Why would this happen? It seems very odd to me!
The parietal (fibrous) pericardium is innervated with pain nerve fibres responsible for producing the pain experienced in pericarditis.
When the patient leans forward, the diaphragm moves into a splinted position owing to gravity and this off
I think ventricular filling has a lot to do with it,as Luma says. Furthermore, just like the lungs, the heart is affected by gravity. So when sitting up, the heart can elongate downwards, whereas when lying down the heart presses down on the parietal p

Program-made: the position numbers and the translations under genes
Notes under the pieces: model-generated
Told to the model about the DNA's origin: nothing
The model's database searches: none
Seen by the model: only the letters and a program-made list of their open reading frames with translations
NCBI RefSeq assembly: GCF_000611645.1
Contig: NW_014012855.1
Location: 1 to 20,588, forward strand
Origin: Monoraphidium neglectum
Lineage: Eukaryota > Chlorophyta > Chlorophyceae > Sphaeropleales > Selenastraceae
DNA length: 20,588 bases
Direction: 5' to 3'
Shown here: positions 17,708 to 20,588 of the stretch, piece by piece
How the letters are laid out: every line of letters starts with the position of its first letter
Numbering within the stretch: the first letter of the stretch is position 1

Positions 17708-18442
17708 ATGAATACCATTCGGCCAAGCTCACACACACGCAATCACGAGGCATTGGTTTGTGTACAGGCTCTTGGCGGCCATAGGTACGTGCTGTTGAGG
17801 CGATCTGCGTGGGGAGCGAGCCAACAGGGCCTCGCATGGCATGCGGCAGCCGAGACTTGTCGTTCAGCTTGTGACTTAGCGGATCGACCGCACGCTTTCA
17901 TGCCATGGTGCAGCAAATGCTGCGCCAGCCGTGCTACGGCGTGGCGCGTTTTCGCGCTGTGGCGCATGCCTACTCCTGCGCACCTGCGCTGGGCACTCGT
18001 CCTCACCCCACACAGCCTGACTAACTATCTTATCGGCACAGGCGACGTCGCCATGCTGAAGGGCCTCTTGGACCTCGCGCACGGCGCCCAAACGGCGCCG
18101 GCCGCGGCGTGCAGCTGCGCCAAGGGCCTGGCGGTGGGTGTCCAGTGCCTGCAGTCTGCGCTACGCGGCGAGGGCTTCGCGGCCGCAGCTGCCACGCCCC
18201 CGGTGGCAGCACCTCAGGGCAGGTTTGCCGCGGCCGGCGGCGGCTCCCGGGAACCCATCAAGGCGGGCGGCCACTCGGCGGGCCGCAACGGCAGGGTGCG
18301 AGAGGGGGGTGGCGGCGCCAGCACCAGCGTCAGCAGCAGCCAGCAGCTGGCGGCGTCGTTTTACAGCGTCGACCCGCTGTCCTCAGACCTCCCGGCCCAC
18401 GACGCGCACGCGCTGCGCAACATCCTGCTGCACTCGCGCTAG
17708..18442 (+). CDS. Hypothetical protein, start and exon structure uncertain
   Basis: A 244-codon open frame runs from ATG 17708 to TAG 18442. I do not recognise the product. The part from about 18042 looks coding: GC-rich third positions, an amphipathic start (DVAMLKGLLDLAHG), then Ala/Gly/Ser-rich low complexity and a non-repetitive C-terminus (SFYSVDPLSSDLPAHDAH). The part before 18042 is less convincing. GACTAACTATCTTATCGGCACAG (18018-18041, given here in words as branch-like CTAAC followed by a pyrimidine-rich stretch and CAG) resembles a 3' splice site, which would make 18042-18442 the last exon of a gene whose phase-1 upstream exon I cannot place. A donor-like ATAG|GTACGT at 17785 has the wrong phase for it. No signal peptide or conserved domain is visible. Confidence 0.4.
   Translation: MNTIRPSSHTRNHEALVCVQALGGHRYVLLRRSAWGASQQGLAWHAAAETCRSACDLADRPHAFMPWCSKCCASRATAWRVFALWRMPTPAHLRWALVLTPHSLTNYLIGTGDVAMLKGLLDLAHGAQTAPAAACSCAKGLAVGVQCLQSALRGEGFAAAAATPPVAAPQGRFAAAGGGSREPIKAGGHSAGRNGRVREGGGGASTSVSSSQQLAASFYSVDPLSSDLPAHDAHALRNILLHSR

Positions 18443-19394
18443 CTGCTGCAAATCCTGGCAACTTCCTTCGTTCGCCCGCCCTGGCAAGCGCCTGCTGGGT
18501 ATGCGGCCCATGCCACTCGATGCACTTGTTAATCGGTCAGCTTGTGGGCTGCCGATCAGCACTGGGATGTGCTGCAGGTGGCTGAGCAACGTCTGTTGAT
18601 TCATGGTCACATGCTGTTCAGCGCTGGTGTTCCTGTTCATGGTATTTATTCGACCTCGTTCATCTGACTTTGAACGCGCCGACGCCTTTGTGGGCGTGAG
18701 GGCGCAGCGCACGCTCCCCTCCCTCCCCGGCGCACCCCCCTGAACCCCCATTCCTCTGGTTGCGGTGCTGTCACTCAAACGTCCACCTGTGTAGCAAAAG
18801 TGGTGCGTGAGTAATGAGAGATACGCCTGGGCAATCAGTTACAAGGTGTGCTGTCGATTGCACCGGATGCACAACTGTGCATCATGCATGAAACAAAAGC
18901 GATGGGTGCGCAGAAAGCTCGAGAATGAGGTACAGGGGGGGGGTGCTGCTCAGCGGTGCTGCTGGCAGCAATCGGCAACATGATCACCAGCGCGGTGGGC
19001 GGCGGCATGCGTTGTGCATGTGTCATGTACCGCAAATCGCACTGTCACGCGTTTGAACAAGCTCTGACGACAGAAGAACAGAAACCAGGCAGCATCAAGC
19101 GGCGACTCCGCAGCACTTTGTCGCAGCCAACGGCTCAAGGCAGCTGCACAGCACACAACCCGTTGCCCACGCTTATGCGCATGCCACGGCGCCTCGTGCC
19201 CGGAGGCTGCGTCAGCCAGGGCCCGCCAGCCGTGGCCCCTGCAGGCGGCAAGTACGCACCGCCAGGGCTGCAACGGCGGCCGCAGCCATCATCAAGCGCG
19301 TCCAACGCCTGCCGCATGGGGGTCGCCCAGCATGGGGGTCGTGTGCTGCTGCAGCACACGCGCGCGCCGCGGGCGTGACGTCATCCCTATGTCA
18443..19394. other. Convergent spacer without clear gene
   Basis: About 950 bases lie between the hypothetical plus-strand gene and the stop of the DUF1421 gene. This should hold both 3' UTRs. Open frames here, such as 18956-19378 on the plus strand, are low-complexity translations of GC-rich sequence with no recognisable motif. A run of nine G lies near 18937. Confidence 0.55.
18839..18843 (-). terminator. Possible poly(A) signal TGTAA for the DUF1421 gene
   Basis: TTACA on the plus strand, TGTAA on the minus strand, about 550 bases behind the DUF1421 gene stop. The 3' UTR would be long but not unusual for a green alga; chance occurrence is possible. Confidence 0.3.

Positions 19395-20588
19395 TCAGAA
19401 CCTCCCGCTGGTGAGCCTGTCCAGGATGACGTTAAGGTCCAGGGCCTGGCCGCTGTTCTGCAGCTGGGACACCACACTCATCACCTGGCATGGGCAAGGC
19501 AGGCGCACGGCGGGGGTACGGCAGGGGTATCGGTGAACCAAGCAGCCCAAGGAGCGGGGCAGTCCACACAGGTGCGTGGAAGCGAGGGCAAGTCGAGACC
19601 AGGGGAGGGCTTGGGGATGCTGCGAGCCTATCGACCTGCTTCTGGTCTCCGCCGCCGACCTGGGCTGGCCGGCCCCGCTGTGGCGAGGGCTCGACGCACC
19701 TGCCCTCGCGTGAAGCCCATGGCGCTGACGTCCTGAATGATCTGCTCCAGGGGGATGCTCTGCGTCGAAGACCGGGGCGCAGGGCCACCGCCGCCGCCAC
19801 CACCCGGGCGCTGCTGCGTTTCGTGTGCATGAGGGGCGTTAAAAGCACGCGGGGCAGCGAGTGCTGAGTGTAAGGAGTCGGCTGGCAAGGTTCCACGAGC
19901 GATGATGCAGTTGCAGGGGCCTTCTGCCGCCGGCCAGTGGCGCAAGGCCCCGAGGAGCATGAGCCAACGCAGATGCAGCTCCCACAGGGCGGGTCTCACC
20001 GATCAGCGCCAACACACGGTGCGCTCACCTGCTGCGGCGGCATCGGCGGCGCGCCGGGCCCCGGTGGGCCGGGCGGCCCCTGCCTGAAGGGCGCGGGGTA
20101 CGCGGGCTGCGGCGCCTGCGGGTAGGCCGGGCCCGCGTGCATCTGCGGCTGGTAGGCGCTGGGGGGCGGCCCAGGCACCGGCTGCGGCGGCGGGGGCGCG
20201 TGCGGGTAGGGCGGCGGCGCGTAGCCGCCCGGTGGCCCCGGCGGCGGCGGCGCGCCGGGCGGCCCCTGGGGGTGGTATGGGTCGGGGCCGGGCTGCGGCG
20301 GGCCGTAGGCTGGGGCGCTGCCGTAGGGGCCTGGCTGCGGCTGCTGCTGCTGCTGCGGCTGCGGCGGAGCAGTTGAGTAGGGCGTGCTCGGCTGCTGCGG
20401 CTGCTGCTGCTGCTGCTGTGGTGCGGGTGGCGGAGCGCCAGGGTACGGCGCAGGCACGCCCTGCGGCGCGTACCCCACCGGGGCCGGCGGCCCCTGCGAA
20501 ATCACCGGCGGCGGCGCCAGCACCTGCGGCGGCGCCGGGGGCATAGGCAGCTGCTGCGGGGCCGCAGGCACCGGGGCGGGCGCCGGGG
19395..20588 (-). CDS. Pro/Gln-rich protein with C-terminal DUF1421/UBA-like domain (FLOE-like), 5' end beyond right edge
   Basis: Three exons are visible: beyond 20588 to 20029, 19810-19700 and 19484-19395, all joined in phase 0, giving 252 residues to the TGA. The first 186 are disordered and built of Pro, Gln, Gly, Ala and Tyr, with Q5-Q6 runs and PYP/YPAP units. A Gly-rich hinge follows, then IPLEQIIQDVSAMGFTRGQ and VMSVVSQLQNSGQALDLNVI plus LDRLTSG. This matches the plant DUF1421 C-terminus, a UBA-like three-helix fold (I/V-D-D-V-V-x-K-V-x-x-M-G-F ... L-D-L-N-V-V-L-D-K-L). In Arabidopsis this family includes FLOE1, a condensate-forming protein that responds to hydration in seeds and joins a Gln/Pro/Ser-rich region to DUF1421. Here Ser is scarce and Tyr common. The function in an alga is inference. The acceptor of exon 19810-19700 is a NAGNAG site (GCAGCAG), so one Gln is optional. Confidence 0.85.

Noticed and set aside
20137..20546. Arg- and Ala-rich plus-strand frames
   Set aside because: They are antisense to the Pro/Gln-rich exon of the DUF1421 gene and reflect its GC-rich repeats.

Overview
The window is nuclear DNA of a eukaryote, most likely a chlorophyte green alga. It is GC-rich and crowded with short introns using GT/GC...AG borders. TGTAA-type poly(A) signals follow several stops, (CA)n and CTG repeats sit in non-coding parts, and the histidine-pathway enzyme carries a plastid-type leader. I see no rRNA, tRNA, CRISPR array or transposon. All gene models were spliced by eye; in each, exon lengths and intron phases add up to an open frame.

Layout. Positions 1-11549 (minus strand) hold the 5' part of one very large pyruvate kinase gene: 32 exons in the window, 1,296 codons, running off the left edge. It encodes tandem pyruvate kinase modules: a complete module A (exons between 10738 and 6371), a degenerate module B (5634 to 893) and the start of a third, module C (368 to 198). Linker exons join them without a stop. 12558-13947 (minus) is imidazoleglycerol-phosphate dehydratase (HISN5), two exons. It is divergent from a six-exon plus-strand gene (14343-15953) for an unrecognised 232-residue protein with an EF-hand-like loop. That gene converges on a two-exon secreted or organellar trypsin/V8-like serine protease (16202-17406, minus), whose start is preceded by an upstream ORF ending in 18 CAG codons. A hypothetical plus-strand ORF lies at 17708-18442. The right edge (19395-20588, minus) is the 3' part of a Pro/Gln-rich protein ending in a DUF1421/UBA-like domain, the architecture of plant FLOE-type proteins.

Pericarditis as the name indicates is the inflammation of the pericardium, a tough sac encasing the outer surface of the heart. Normally it contains small amount of fluid enough to allow heart to pump and rub against the surrounding structures without